She laughed—with her eyes—held out her hands and made me welcome.

"That name is something like mine," said Hopkins, "I call her 'Talking Eyes.'"

Then Hopkins brought in his little three-year-old daughter, who immediately climbed on my knee, captured my watch, and asked:

"What oo name?"

"John," said I.

"Don, Don," she repeated; "my name Maddie."

"That's Daddy's chum," put in Hopkins.

"Tum," repeated Maddie.

"Uncle Chummy," said Hopkins.

"Untle Tummie."

And I was "Untle Tummie" to little Madeline and "Chummy" to Hopkins and his wife from then on.

Mrs. Hopkins wore her veil at home as well as abroad, but it was so neatly arranged and worn so naturally that I soon became entirely used to it, in fact, didn't notice it. Otherwise, she was a well-dressed, handsomely set up woman, a splendid musician and a capital companion. She sat at her work listening, while Hopkins and I "railroaded" and argued about politics, and religion and everything else under the sun. Mrs. Hopkins took sides freely; a glance at her eyes told where she stood on any question.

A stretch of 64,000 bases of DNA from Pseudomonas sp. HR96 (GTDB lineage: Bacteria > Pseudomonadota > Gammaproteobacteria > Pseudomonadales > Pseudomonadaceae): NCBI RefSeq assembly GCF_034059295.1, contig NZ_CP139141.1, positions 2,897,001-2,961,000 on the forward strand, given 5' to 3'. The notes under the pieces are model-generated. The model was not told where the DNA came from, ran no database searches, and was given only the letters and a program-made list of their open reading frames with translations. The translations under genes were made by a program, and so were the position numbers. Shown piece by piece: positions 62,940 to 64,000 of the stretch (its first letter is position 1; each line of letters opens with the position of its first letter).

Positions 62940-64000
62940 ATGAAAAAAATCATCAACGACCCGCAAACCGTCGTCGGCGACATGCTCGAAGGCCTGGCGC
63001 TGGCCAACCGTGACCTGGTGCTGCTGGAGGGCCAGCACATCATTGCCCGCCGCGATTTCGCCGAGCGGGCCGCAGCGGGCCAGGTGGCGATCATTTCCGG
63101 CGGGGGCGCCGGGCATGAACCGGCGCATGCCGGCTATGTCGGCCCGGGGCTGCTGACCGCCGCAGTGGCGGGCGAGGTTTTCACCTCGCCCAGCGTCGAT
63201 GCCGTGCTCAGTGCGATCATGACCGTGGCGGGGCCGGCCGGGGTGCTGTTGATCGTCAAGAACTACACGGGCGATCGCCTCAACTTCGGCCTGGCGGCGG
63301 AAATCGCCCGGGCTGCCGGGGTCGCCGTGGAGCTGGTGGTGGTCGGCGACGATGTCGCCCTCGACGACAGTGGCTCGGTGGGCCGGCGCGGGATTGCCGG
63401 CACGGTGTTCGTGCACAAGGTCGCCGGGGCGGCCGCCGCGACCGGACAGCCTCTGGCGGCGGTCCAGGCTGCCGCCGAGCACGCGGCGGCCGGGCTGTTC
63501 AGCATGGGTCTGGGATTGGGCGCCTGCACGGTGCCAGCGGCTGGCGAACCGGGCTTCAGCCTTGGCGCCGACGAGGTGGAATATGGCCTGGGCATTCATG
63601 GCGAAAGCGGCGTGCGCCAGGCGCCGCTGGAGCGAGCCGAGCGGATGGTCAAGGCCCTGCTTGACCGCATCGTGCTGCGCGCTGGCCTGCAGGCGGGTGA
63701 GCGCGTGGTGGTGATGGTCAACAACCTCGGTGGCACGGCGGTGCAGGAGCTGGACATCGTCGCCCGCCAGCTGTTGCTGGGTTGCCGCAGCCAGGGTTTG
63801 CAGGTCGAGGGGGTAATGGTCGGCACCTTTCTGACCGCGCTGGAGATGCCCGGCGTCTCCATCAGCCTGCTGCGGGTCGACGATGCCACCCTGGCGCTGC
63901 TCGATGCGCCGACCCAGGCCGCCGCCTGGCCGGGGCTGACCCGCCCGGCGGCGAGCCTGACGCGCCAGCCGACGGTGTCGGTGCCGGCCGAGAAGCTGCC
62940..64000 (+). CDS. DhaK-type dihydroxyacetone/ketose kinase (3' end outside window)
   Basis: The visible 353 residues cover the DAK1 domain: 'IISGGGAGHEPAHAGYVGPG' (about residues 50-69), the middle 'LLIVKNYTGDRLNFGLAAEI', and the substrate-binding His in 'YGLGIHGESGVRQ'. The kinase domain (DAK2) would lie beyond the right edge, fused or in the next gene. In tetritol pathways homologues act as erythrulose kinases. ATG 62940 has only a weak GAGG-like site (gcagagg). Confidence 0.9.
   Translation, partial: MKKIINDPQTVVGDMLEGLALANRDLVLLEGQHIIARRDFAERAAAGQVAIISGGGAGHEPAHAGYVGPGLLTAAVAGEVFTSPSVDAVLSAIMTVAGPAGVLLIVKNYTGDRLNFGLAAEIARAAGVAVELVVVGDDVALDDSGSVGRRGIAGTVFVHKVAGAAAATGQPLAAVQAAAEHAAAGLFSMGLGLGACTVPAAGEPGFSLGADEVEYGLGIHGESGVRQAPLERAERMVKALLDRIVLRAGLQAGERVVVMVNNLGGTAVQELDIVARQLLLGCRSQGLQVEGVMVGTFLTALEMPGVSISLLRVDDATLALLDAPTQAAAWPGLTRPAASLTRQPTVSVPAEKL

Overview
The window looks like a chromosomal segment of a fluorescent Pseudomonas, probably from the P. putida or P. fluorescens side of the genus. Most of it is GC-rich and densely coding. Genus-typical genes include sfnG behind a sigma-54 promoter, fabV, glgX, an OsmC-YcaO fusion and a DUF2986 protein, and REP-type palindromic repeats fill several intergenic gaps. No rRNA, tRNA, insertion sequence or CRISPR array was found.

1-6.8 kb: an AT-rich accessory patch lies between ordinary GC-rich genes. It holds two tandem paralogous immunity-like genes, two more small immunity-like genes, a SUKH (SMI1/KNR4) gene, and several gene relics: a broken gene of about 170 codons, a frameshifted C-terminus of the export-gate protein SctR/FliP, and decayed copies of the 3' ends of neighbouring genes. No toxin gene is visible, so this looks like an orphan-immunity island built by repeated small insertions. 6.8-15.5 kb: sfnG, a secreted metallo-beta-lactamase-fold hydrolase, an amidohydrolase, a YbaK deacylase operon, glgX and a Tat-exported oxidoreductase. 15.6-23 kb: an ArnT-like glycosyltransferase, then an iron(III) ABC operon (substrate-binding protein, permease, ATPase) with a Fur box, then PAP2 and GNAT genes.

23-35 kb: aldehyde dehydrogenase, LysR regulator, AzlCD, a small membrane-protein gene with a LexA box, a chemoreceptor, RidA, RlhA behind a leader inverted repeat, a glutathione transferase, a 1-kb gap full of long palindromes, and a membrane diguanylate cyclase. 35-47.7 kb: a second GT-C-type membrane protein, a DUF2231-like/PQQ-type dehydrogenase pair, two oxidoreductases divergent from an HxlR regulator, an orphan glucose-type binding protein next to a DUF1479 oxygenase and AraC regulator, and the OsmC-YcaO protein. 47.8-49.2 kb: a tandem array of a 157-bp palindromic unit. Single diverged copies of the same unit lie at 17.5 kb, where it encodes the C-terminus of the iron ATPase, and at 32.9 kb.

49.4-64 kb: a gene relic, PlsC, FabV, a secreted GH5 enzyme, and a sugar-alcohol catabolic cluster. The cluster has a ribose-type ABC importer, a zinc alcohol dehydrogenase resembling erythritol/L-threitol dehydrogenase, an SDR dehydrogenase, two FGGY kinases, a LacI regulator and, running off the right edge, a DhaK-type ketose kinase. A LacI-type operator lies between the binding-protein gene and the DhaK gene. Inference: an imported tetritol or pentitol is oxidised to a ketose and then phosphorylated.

Between "Scar Face" Hopkins and his handsome wife there appeared to be perfect sympathy and confidence. Sitting in silence, they glanced from one to the other now and again, smiled, nodded—and understood.

I was barred from the house for a month during the winter because little Madeline had the scarlet fever, then epidemic, but it was reported a light case and I contented myself with sending her toys and candy.

One day I dropped into Hopkins' office to make inquiry, when a clerk told me Hopkins had not been to the office for several days. Mrs. Hopkins was sick. I made another round trip and inquired again, and got the same answer; then I went up to the house.